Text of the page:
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Dublin: 11°C Friday 16 April 2021

In the swing: Major breakthrough brings Simpson front and centre

Casual fans may not have known Webb Simpson before his US Open win on Sunday but he can no longer be ignored, writes Neil Cullen in this week’s column.

Image: Eric Gay/AP/Press Association Images

SO FOR THE ninth time in a row, we are welcoming a new member to the major winner’s club. Webb Simpson is the latest inductee.

I guarantee that there is someone reading this who hadn’t heard of Webb Simpson before Sunday. I think this tweet by San Francisco radio presenter Whitey Gleason sums it up best.

Webb Simpson is, however, a very good golfer. He won twice on the PGA Tour last season and stared down Luke Donald in the race to become the leading money winner in the States last season. In fact, if it wasn’t for a career-best season from Donald, we would probably be talking about Simpson in a very different context. You don’t finish runner-up on the money list in this day and age without being a very good player.

As well as his two two victories last year, he also had a three runner-up finishes. That’s five tournaments where he was in with a chance of winning deep into the back nine on Sunday. Anyone who watched a fair amount of PGA Tour golf last season should know Webb Simpson.

But Simpson isn’t just a guy who had a good season. He is a top quality golfer. His stats over the course of the 2011 season tell a story: 1st in back-nine scoring average, 2nd in overall scoring average, most under-par for all par 4s (-29) and par 5s (-152), 2nd in total birdies (415)… I could go on.

So why has the average sports fan with a passing interest in golf not heard of Webb Simpson?

It’s hard to put your finger on it, but he’s not a colourful guy like Ricky Fowler, or a wild guy like Bubba Watson, or an abundantly talented guy like Rory McIlroy. In fact, he’s an unassuming American professional who goes quietly about his business in a professional and competent way.

Boring? Give the guy a break. He’s on the Tour to win and if the style he adopts facilitates him doing that then I don’t see the problem.

Sure, as the final few groups entered the back nine on Sunday, we all wanted to see either Padraig Harrington or Graeme McDowell bring it home, but you can’t argue with Webb Simpson as a winner.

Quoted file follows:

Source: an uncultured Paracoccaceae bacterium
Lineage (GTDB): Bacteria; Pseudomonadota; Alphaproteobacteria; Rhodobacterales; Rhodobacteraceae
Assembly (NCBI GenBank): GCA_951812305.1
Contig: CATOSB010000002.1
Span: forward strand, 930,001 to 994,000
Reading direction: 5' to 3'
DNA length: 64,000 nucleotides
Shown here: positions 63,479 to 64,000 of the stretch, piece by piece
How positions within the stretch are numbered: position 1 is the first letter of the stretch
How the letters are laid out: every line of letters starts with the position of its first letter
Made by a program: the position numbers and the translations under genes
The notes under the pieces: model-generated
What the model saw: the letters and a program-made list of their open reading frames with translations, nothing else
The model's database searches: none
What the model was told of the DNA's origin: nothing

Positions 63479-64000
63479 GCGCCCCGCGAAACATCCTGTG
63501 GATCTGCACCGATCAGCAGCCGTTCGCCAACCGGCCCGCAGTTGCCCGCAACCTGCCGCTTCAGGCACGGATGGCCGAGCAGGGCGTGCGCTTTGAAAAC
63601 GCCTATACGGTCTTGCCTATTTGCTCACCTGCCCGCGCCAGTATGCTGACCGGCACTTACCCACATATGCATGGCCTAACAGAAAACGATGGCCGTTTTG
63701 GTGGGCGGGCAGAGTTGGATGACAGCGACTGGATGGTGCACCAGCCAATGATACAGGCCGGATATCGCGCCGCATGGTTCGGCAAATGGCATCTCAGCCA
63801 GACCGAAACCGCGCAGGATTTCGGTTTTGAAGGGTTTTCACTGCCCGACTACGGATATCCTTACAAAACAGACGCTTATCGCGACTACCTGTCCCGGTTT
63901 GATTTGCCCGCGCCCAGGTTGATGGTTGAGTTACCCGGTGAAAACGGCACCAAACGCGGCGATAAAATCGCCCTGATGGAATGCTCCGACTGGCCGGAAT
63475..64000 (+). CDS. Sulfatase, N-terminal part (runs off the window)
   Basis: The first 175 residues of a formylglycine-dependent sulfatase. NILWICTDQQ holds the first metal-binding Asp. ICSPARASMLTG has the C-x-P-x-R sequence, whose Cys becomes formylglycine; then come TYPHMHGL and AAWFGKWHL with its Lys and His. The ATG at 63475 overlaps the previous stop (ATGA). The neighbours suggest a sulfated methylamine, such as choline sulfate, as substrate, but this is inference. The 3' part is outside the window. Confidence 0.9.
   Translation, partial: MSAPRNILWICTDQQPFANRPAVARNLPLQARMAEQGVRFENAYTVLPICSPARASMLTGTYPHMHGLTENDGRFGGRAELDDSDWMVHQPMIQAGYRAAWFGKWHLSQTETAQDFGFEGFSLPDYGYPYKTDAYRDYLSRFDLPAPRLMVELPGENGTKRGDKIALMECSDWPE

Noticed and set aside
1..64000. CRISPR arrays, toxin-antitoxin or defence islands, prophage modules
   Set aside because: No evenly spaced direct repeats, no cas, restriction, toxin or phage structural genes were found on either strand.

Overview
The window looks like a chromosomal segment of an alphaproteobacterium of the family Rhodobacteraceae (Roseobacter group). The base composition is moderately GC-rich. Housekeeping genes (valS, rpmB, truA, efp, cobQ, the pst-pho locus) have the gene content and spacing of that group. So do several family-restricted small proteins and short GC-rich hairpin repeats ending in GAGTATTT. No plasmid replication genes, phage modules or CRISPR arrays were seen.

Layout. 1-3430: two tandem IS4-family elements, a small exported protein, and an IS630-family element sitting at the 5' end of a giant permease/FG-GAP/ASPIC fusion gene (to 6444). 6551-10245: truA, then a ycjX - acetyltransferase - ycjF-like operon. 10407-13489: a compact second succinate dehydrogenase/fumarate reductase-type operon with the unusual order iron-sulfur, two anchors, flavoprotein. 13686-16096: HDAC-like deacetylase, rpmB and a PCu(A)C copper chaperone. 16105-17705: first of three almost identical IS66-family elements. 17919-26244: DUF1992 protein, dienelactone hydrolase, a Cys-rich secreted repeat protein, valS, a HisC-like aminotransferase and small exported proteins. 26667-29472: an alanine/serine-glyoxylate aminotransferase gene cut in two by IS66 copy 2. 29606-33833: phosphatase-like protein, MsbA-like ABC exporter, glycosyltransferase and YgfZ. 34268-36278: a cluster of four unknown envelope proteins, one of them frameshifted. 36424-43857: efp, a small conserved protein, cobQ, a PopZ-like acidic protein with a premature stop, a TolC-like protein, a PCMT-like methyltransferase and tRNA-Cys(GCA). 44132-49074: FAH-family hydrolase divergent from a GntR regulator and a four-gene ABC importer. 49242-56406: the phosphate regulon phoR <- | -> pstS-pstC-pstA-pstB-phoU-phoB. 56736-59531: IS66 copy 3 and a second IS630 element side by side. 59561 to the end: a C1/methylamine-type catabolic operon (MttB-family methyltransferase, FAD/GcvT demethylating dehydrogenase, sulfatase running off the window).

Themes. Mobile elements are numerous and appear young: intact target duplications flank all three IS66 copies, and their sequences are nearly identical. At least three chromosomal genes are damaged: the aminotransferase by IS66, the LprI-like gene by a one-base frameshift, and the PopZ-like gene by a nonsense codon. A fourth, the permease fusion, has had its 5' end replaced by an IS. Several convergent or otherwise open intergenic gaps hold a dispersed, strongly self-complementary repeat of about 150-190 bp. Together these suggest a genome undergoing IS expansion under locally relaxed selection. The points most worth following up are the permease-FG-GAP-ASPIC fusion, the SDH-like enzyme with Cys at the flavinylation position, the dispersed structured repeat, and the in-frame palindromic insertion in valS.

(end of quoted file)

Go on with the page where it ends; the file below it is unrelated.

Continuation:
If we look back at the aforementioned nine new major winners, he’s among the best of them, and we’re not talking about a mediocre group of players there.

We were willing the Irish guys to make birdies over the final holes. It would have been particularly astonishing and at the same time joy-filled to see Padraig Harrington win his fourth Major and redeem what has been a very tough few years since his last victory at a major championship.

When he chipped in from beside the hazard on the par-three 13th, there was a sense that it might just be his day, but golf is a cruel game and that stoke of luck was cancelled out by a plugged lie in the greenside bunker on the left of the 18th that he even did well to make a bogey from.

As it turned out, even a birdie on 18 wouldn’t have been enough, such was Webb Simpson’s quality over the back nine. In fact, Simpson played the last 13 holes in four-under-par, the back nine in one-under, a remarkable achievement on such a challenging course and under the most intense pressure.

The other Irish challenger, Graeme McDowell had been there and done it before at Pebble Beach in 2010 and we thought that experience would be a valuable assett for him. His driving, however, was just not up to the standard required for a US Open golf course. As he alluded to himself on Twitter, only hitting three fairways from the tee in the entire round is not good enough. Six bogeys in the final round says it all, and even then a birdie on 18 would have got him into a play-off.

So when all was said and done, Simpson was crowned, and the elite club of major winners grows and grows.

As we look towards the second half of the season and particlarly the British Open in just a month’s time, I’m forced to reflect on a statement put to me in Sunday’s aftermath by’s Niall Kelly: “I find it incredible that the last nine majors have been won by first-time major winners and none of them are named either L Westwood or L Donald.”

It’s certainly something worth chewing on for some time, because while Simpson is a very good player, he is not a Westwood or a Donald.

Now that he has a Major under his belt, he never will be either.

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